By Lisa Bodell.

In a survey from Boston Consulting Group, 79% of executives ranked innovation as a top-three priority for their company. And yet, research suggests that most professionals are unclear about how to bring an innovative idea from concept to market. After more than 20 years in the innovation space, I’ve found that the process can be distilled into five distinct phases.

The first is often called idea development. This is when you gather raw ideas from sources like brainstorms, customer feedback, employee submission portals, etc.

Next is the concept development phase. Here is where you or your innovation team roughly expands the most promising raw ideas into concepts. By “rough expansion,” I mean that spending five minutes on a concept is too little time but investing five hours is too much. Through trial and error, you’ll determine the right amount of time for your organization to spend on this early phase.

During this phase, you’ll determine which ideas are aligned with your business strategy and you’ll apply any other criteria that your org uses to screen ideas.

The focus of your third phase is business development. Now is when you’ll build out the concepts that made it through Phase Two. That means researching and outlining customer requirements; market and revenue potential; competitive analysis; risks;  feasibility; and design and patent considerations.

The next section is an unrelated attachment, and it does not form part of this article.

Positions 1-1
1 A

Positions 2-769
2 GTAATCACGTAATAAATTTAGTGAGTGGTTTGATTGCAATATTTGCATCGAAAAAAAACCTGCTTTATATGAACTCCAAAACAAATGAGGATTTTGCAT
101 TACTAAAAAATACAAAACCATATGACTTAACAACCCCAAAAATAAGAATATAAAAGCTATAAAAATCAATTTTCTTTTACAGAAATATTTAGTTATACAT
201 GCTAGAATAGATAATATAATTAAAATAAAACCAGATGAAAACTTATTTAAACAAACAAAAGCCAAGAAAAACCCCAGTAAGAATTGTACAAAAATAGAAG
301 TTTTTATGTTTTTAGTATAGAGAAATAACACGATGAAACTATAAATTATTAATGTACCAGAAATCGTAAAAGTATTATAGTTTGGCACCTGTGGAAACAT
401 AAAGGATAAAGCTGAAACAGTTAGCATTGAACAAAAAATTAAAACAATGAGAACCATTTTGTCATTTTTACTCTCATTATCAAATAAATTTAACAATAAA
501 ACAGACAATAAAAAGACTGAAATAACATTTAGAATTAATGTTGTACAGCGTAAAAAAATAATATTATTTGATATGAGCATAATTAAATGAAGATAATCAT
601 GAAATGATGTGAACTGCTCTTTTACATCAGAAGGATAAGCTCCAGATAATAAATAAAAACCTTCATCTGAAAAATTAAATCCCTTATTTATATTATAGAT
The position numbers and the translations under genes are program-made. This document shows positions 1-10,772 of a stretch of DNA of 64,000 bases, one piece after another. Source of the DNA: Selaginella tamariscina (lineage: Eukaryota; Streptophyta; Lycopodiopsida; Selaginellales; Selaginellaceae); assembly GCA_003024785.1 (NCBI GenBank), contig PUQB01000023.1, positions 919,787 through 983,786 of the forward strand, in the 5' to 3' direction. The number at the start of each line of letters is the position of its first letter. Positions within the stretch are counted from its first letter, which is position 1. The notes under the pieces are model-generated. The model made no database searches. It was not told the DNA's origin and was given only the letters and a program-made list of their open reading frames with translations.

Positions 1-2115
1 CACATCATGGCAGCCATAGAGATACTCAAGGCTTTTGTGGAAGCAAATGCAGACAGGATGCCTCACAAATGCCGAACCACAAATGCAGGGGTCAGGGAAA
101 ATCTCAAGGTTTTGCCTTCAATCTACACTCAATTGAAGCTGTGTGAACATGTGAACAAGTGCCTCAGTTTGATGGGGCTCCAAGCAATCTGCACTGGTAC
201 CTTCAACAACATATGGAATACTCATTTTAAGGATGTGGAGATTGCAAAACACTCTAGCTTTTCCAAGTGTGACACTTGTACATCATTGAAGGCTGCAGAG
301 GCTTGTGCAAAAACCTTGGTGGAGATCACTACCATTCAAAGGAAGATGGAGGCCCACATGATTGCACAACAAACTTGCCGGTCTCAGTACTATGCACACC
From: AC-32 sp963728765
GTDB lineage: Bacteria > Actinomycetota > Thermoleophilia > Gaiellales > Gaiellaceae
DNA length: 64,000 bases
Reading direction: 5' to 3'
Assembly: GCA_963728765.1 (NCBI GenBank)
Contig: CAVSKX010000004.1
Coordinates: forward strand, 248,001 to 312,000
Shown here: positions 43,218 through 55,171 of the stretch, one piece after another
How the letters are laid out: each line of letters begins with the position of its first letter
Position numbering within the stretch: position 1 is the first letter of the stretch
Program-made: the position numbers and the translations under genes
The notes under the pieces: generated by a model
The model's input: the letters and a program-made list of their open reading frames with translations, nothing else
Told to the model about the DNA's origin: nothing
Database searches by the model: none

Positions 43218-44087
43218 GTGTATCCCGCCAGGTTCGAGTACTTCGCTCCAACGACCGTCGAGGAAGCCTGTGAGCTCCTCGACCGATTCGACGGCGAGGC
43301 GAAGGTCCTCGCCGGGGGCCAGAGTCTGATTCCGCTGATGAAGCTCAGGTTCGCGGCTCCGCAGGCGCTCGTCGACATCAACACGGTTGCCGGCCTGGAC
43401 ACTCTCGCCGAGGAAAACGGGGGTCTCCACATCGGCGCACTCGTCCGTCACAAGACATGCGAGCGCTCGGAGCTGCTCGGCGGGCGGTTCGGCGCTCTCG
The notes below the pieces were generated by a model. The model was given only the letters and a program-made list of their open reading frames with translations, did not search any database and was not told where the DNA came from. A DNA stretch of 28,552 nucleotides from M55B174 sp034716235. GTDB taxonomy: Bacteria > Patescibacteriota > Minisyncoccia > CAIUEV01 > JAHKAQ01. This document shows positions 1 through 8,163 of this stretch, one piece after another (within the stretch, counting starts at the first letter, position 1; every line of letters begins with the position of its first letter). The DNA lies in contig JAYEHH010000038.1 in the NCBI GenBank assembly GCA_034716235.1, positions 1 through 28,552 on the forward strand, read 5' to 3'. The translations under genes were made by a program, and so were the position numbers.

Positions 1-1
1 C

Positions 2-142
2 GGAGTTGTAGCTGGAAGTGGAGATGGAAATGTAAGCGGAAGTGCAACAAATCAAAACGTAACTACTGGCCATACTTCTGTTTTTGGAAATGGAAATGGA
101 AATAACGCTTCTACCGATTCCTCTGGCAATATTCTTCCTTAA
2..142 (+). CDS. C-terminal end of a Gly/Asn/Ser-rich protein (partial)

Phase Four is when technical development happens. This refers to design; features and functions; experimentation; prototyping; testing and feed-backing; manufacturing; and so forth.

Today In: Leadership

Your final innovation stage is market development. This is typically when final refinements are made and when your marketing team creates the product or service strategy. That includes the positioning, U.S.P., target markets, sales channels, pricing and more for your new innovation.

The process I’ve outlined has five phases, but other innovators use as few as three and as many as eight. Feel free to customize the structure according to your needs after you’ve utilized it a few times. For now, use it to navigate the innovation process — from the lightbulb moment to launch day.

Feature Image Credit: Shutterstoock Start by gathering raw ideas from brainstorms, customer feedback, employee submission portals, and other sources.


By Lisa Bodell

I’m obsessed with simplification as a work and life hack. As founder and CEO of FutureThink in NYC, I’ve helped people at Google, Novartis and Accenture kill complexity and create space for innovation. When I’m not delivering a keynote or TedX talk somewhere in the world, I’m writing books (Kill the Company and Why Simple Wins) or reading them. I’m a board adviser for the Association of Professional Futurists, council member of the World Economic Forum and a carpooling mom of two. I’ve taught innovation and creativity at both American and Fordham Universities, and the North Pole is on my bucket list because it’s where every time zone converges.

Sourced from Forbes